So if Twitter's rules ban "violent threats," then surely a tweet indicating that a country "won't be around much longer" from a user with the ability to make that happen would be deletion-worthy, right? As the company was forced to explain today, not quite. Donald Trump's tweet about North Korea may have riled that nation's representatives, but according to a thread from its global public policy team, "newsworthiness" and whether a Tweet is of public interest" comes into play. It says it will update its public-facing rules to make that clear, but clearly it has no interest in trying to place a muzzle on the accounts of any particular political leader -- no matter what he tweets next.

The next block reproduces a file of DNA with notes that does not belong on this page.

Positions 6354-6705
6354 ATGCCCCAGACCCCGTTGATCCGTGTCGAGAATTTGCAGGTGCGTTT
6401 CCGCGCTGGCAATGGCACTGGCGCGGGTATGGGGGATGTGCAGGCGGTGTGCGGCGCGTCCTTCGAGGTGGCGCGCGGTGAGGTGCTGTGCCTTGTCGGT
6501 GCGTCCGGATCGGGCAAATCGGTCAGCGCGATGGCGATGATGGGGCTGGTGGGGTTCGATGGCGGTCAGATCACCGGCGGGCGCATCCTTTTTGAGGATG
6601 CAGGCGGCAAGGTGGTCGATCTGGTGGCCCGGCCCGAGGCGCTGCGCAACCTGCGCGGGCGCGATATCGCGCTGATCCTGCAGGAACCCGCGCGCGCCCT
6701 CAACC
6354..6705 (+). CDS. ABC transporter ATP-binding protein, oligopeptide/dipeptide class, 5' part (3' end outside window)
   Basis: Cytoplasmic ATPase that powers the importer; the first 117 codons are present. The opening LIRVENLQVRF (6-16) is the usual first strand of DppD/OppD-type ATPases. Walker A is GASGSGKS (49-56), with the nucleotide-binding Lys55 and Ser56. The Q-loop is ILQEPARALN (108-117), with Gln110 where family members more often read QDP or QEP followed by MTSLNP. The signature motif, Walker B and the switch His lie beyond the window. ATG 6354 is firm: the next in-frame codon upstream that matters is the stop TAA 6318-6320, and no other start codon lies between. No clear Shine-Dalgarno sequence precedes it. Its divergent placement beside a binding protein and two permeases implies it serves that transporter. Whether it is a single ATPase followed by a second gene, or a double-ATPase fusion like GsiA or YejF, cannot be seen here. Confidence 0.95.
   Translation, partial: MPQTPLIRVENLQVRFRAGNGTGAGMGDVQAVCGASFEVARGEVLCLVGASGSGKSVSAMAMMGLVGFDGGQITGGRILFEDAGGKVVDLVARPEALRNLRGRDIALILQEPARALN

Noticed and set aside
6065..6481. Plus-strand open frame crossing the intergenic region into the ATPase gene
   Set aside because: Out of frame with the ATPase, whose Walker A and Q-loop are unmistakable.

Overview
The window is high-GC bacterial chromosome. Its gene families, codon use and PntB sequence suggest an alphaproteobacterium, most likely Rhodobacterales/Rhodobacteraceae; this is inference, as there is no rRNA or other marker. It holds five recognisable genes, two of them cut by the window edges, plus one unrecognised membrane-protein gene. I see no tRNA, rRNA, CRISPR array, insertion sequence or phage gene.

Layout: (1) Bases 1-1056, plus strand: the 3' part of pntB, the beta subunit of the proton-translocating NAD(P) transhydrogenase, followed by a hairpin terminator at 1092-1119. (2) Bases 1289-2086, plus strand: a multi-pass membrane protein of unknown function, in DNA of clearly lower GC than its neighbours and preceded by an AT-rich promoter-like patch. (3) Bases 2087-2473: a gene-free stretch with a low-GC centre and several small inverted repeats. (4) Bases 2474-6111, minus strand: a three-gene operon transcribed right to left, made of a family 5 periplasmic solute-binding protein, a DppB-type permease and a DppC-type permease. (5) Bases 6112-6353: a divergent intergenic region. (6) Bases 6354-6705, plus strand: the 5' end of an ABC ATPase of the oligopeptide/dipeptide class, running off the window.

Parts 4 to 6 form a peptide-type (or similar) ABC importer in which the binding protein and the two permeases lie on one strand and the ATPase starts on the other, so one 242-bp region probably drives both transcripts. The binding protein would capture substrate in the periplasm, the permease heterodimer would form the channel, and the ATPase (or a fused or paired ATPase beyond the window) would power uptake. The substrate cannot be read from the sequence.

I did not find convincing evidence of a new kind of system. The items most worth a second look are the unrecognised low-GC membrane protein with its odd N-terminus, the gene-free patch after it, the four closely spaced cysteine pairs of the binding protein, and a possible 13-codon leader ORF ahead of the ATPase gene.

Any accounts and related accounts engaging in the activities specified below may be temporarily locked and/or subject to permanent suspension.
- Violent threats (direct or indirect): You may not make threats of violence or promote violence, including threatening or promoting terrorism.
We're putting significant effort into increasing our transparency as a company, and commit to meaningful and fast progress. Will do better. https://t.co/g1Rvkaj2sl— jack (@jack) September 25, 2017